Furthermore the inspector's qualifications were suspect. He had a degree, but it was in podiatry. He had spent several years treating foot diseases, but after staring at hundreds of infected toenails he had had an epiphany which led to his abrupt career change. Perhaps some kind of foot fungus had rotted his brain. Nonetheless the council were bound by law to at least conduct the inspection, albeit that they were not compelled to abide by his findings, and therein lay a glimmer of hope.

During the presentation the inspector revealed that he had had yet another insight. Buildings were not homogeneous, he explained, they were instead vessels that housed a spectrum of meaning that pivoted through time. Thus our building was not a creation of bricks and mortar, it was a contextual gradient. He declared that the lower floors were in future to be room for prayer, and that the upper floors were to gradually merge from office space into a public swimming area, which would over the course of the next twelve years become a smelting furnace. The lower floors would, over a longer period of time, transition from prayer room to a place where expectant mothers could gather and swap tales of the moon. He suggested that the pool could be lined with carbon fibre-impregnated ceramic so that it would not melt. Seventy-five years hence the library would become a historical record of a library, with imaginary books and a staff of actors paid to act out the roles of library assistants.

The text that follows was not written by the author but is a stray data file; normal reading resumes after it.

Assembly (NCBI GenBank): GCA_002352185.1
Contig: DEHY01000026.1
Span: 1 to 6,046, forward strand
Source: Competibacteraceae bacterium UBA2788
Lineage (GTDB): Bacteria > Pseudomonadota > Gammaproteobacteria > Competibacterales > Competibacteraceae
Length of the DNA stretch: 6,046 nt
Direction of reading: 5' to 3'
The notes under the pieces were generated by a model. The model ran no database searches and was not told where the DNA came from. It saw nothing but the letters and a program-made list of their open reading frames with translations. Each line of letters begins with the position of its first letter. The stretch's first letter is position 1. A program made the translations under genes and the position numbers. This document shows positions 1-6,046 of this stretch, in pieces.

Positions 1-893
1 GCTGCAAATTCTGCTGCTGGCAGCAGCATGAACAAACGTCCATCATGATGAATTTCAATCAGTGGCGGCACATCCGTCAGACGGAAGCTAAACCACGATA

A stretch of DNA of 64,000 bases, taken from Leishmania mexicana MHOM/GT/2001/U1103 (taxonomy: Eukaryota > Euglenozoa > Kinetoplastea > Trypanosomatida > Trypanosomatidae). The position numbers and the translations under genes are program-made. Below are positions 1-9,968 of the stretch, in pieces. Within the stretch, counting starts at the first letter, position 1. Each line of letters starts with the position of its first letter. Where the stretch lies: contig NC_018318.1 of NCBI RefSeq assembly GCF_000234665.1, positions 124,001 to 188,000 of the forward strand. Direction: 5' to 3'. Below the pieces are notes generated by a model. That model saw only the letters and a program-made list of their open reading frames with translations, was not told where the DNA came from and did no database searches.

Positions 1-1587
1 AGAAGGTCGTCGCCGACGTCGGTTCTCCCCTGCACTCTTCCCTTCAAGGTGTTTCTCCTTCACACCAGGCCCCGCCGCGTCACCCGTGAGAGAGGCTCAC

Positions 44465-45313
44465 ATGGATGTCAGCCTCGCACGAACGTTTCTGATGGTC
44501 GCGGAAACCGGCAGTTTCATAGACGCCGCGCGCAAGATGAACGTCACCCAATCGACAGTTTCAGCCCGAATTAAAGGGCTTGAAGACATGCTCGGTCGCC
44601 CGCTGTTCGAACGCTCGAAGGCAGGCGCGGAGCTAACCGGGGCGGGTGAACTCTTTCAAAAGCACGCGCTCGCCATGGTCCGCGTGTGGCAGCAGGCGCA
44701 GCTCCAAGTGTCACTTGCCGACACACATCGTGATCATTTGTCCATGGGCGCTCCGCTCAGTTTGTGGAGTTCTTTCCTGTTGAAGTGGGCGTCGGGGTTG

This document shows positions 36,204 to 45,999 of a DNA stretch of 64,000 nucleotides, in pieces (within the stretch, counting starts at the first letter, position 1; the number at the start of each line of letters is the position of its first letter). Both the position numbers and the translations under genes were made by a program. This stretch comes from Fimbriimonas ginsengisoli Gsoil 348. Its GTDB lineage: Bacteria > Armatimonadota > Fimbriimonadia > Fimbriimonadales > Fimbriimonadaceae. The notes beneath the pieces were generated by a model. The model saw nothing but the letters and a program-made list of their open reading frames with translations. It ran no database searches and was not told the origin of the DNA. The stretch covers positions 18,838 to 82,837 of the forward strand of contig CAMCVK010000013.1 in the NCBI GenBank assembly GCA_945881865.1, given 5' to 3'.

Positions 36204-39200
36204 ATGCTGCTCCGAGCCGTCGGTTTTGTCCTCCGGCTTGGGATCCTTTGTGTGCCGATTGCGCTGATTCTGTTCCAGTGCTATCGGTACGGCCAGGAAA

This was of course not on. It sounded very dangerous, besides which there was no longer any space for our office. Luckily I had spent several years working for one of those internet companies that had been fashionable a decade or so ago, so I knew a thing or two about convincing rubbish. I presented my defence.

"I put it to the board", I said, "that although your inspector's analysis has merit, it is excessively skeuomorphic and fails to account for the impact of the internet of things", which was true on both counts. "The examples he gives, of the swimming pool and the grain silo - the suspension bridge as well - they are backwards-thinking legacy artefacts. Within a few years the building will be thoroughly embedded in the cloud, at which point its physical form will be meaningless. It will instead be a hot-swappable processing node in a giant hive mind." I was warming to this.

"In my view the traditional roles envisaged by your inspector are architecturally heteronormative. It is not the place of la humanidad to metaphorically assign genders to the structures with which we cohabit this planet. To unpack frankly, it is up to the structures themselves to define their meaning". As I said all this I pulled up some slides that had diagrams of buildings linked together ephemerally with wi-fi rays. They were also linked to passing cars, an airliner, and some little stick figures holding mobile phones. The headline read DEVICE MASHING.